Esther

Bruises and blood. That was the physical aftermath of the sexual assault. But the psychological damage was so much worse.


I repressed the assault for four years; buried it deep in the back of my mind. Until one day when I was 20 and I went on a date with someone. When they kissed me I had my first flashback. I no longer saw the lovely person in front of me. I was suddenly transported back to that white room. He was on top of me, his hands wrapped around my throat, slowly suffocating me as I drifted in and out of consciousness. Little did I know that would be the first of hundreds of flashbacks I would have to go through, and that I still go through regularly. Six years later I still have dreams of him punching me into submission, chuckling to himself at my screams. The blood trickling down my leg. Trying to use makeup to cover the bruises so my family wouldn’t know.


I lost so much in that room when I was 16. I felt like I lost my dignity, my purity and my innocence. After my first flashback when I was 20, I began to spiral out of control. Chronic self harm, suicide attempts and hospitalisations were my life for two years while I attempted to do trauma therapy. The only end I could see in sight was me buried in a grave. But one day, the thought of suicide didn’t seem as tempting. Breathing seemed a little easier. After two years of hell I finally wanted to live again.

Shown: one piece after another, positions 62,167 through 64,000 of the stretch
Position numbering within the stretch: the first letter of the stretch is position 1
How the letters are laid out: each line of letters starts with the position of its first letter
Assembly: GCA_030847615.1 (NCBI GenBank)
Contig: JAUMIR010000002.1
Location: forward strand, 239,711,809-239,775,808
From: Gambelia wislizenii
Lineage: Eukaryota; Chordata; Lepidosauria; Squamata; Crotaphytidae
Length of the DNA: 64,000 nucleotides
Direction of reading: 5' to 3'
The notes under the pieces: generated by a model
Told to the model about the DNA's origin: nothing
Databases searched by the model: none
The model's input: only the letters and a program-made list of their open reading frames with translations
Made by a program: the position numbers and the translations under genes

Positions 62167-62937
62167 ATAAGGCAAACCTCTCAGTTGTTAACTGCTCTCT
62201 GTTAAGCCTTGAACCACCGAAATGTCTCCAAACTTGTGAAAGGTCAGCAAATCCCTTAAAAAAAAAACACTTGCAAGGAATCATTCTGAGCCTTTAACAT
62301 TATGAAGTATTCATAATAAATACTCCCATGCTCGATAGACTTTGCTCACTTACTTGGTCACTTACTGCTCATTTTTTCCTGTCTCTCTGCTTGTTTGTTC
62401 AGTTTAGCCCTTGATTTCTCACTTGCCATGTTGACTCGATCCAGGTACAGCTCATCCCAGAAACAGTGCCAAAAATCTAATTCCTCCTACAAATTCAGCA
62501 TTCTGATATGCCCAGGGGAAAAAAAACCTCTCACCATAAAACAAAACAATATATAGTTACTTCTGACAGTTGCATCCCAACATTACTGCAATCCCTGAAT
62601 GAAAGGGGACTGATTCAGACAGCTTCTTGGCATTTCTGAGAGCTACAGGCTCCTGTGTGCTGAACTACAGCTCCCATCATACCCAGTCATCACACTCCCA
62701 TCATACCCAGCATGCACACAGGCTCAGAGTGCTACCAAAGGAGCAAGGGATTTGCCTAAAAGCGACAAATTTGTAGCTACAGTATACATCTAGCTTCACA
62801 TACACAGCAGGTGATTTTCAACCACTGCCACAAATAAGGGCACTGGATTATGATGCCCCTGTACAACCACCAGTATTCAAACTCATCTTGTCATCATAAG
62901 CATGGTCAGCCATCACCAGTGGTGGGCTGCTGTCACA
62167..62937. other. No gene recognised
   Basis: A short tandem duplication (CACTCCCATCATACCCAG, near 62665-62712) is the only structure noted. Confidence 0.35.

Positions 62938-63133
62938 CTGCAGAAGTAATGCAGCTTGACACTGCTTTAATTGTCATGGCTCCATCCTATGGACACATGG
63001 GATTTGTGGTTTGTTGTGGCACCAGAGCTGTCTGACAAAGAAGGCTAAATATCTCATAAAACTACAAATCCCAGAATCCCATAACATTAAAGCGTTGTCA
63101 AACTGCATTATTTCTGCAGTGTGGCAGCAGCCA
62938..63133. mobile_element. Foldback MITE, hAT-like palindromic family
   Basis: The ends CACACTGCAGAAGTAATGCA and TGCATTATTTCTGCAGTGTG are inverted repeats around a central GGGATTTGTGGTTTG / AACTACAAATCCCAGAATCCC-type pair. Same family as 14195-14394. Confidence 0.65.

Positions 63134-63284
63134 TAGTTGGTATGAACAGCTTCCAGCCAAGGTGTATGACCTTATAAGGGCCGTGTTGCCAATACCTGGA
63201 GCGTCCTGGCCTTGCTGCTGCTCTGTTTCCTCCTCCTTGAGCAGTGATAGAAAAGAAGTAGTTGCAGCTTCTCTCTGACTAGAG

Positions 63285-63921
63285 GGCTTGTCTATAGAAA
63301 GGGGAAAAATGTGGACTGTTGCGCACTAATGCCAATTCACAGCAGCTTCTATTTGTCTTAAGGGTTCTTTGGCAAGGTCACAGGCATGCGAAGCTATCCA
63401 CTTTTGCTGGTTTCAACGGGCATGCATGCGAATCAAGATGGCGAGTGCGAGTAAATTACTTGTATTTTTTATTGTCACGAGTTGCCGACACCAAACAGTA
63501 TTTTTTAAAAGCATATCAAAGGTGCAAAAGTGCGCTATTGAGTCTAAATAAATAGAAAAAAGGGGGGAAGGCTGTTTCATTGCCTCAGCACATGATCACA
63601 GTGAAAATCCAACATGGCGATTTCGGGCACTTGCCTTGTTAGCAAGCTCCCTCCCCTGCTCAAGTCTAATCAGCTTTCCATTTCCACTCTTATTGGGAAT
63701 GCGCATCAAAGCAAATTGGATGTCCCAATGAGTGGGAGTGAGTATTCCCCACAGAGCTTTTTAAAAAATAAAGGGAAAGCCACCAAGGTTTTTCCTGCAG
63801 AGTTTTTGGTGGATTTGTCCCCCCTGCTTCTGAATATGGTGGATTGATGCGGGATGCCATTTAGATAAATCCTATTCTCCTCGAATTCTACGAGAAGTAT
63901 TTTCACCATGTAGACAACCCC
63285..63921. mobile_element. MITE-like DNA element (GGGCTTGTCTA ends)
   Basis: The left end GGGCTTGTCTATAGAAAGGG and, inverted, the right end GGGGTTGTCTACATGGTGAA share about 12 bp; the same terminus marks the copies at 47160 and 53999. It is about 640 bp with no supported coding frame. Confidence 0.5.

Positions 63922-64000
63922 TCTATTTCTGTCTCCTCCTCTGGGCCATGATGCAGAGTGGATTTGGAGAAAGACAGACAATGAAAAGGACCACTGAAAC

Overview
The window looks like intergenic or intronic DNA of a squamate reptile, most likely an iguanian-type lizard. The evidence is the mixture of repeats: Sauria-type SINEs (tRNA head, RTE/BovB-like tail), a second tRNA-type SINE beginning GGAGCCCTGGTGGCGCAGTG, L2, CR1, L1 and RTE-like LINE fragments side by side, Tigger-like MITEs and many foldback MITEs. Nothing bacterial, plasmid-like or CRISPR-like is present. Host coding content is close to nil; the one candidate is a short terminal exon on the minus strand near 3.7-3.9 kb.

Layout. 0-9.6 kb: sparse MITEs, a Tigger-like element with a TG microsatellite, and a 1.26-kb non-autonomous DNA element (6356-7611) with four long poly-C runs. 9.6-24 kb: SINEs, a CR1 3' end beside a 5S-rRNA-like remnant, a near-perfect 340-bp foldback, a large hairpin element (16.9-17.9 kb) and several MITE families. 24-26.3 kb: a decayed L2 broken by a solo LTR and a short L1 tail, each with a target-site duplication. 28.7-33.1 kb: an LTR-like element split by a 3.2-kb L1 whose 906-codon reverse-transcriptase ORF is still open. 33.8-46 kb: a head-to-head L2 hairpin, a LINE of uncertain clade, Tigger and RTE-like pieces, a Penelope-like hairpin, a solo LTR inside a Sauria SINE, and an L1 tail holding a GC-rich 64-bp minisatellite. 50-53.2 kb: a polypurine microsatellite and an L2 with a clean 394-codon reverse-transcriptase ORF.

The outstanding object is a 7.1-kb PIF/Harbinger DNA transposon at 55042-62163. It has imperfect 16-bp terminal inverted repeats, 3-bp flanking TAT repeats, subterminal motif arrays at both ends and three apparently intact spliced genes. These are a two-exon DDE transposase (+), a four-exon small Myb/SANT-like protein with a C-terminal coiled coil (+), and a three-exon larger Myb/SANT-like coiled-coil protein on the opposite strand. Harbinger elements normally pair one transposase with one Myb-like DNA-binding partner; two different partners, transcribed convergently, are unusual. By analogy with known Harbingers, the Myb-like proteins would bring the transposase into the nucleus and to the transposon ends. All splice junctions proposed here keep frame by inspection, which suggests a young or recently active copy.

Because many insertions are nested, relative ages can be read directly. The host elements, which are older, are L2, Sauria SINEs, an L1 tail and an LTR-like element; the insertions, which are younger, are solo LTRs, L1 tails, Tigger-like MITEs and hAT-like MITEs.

I wish I could say that I’m fully recovered, but I’m not and I don’t think I ever will be. That day he raped me still haunts me. I still have PTSD and struggle with depression. But I won’t be silenced any longer. Men and women need to know that it is okay to speak out about sexual assault. That is it okay to seek professional help for their trauma. If we destigmatize sexual assault and educate people about the need for consent, maybe we can lessen the amount of rapes that occur and as a result, save lives.